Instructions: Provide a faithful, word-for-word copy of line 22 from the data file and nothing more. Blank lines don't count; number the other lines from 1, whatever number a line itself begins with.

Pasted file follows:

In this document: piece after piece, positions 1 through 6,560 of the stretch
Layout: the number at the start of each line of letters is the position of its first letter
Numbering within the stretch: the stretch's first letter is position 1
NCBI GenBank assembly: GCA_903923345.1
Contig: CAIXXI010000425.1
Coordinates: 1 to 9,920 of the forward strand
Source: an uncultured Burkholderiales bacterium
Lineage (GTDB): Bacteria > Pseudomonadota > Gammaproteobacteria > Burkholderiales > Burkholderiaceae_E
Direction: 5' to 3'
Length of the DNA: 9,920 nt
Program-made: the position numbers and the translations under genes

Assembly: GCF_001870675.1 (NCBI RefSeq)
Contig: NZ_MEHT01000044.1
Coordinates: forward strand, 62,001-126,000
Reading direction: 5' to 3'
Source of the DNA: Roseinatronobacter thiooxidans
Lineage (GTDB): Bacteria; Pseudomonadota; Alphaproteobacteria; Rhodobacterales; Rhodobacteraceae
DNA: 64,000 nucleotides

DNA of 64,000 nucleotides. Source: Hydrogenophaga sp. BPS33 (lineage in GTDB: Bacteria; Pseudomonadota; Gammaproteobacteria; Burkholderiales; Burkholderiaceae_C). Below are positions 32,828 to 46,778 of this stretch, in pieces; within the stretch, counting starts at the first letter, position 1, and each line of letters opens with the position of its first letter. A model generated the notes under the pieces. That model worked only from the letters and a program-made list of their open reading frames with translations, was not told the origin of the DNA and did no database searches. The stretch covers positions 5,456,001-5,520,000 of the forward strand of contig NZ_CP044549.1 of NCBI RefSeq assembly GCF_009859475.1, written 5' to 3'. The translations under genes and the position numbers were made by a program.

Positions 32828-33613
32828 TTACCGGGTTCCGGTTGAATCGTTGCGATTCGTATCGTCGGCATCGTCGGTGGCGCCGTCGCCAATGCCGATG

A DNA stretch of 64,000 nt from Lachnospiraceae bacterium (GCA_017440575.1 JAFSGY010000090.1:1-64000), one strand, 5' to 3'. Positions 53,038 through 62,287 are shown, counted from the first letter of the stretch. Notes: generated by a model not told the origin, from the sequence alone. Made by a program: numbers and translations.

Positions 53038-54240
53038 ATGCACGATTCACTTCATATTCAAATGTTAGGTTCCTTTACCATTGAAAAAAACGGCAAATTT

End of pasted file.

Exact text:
A DNA stretch of 64,000 nt from Lachnospiraceae bacterium (GCA_017440575.1 JAFSGY010000090.1:1-64000), one strand, 5' to 3'. Positions 53,038 through 62,287 are shown, counted from the first letter of the stretch. Notes: generated by a model not told the origin, from the sequence alone. Made by a program: numbers and translations.